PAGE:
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Black patients are at increased risk of being hospitalized for COVID-19, while Asian patients are at increased risk of dying of COVID-19 in hospital compared to white patients, according to a study.
The data analysis published today in EClinicalMedicine, conducted by researchers at King’s College London with support from the NIHR Guy and St. Thomas Biomedical Research Center and the British Heart Foundation (BHF), examines the relationship between ethnic background and the SARS-CoV virus – 2nd
The study confirms that ethnic minority patients bear a higher burden of disease than white patients and that black and Asian patients are affected at different stages of the disease.
Professor Ajay Shah, BHF Professor of Cardiology at King’s College London and Consultant Cardiologist at King’s College Hospital, said: “The finding that black and Asian patients are affected in very different ways and that they are at significant risk even after adapting to deprivation and long-term The term health status is suspicious. This strongly suggests that other factors, possibly biological, are important and that we may need different treatment strategies for different ethnic groups. In Asian patients, it may be how to manage life-threatening complications. “
Professor Chris Whitty, Chief Medical Officer for England and Head of the NIHR, said: “It is now clear that people from black and ethnic minorities are more affected by COVID-19. This NIHR-supported study shows how different groups are affected who provide vital information to help healthcare professionals provide the best possible care to ethnic minority patients. “
The study analyzed data from 1,827 adult patients admitted to King’s College Hospital in south east London between March 1 and June 2, 2020, with a primary diagnosis of COVID-19.
The researchers analyzed mortality in this group and compared a subset of 872 enrolled patients from central south-east London to 3,488 matched controls in the same region to determine how ethnic background is linked to the need for hospitalization for serious illness. Of these 872 enrolled patients, 48.1% were black, 33.7% white, 12.6% mixed, and 5.6% Asian.
The analysis found that black and mixed ethnicity patients were three times more likely to be hospitalized after being infected with COVID-19 than white residents of the same area’s inner city. This is only partially explained by comorbidities and deprivation as an adaptation to these factors. Black patients still have a 2.2 to 2.7 times higher risk of admission. However, the hospital survival of these patients was not significantly different from that of the white patients.
In contrast, Asian patients were no higher risk of being hospitalized with COVID-19 than white patients, but their hospital mortality rate and ICU need to be admitted were higher than the other groups.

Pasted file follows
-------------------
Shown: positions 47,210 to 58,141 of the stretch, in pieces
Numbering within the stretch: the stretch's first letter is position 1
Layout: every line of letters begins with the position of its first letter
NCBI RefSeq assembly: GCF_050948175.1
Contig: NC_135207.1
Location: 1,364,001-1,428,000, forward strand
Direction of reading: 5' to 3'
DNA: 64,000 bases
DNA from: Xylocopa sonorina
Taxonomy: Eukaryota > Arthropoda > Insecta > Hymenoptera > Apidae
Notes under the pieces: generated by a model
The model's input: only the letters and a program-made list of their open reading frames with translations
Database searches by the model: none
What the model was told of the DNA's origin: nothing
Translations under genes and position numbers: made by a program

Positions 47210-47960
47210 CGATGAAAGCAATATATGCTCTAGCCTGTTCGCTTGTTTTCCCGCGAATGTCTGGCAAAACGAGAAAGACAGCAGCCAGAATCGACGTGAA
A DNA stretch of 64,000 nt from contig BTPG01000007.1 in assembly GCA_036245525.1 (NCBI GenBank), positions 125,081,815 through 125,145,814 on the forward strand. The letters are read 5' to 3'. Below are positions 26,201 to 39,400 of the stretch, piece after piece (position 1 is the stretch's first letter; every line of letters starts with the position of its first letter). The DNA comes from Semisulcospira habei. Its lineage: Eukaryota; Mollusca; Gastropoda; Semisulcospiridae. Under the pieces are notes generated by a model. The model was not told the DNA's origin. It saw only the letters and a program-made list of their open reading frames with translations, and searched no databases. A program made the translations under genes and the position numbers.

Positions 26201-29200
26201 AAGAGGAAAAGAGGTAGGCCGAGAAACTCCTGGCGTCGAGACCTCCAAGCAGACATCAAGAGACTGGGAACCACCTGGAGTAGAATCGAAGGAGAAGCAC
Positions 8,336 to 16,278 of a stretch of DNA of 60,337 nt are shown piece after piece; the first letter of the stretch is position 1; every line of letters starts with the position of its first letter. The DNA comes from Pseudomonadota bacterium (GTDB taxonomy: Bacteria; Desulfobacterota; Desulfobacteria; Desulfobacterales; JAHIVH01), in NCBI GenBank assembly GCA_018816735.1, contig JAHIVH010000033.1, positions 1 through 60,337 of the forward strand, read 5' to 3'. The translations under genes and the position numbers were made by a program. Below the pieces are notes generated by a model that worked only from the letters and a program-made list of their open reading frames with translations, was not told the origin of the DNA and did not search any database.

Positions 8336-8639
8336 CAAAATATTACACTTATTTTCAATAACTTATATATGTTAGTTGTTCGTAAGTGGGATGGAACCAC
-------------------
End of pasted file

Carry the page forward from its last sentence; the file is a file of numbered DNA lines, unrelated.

The researchers observed that the ethnic minority patients were 10 to 15 years younger than the white patients and had a higher prevalence of comorbidities, particularly diabetes.
The study suggests that while comorbidities and socio-economic factors contribute to the impact of COVID-19 on minority communities, other factors, such as biological factors that affect different subgroups in different ways, may play an important role.
The results of this study are likely applicable to all of London and similar UK cities, but more research is needed to extrapolate them to multiethnic populations in other countries.
Dr. Sonya Babu-Narayan, Associate Medical Director at the British Heart Foundation, said, “This study provides further evidence that COVID-19 disproportionately affects those whose ethnic background is a minority as seen around the world. Why Coronavirus hit people with ethnic minority backgrounds harder and how to mitigate that has been complex to deal with. “
She continued, “People from Black, Asian, and other ethnic minorities are more likely to have cardiovascular risk factors such as high blood pressure and diabetes and are more exposed to socio-economic disadvantages. However, this study shows that the worst effects of COVID-19 are there, even after considering them Research is now needed to evaluate how other structural and behavioral factors may contribute including occupation, access to health news and care, and differences in patient travel once people reach the hospital. As we see COVID-19 in the UK cases are re-emerging. We urgently need to address these differences. ”
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EClinicalMedicine, DOI: 10.1016 / j.eclinm.2020.100574 Provided by King’s College London
Quote: Black and Asian patients are at increased risk of severe COVID-19 at various stages of the disease (2020, October 9), accessed October 9, 2020 from https://medicalxpress.com/news/2020-10-black- asian-patients-severe-covid-.html
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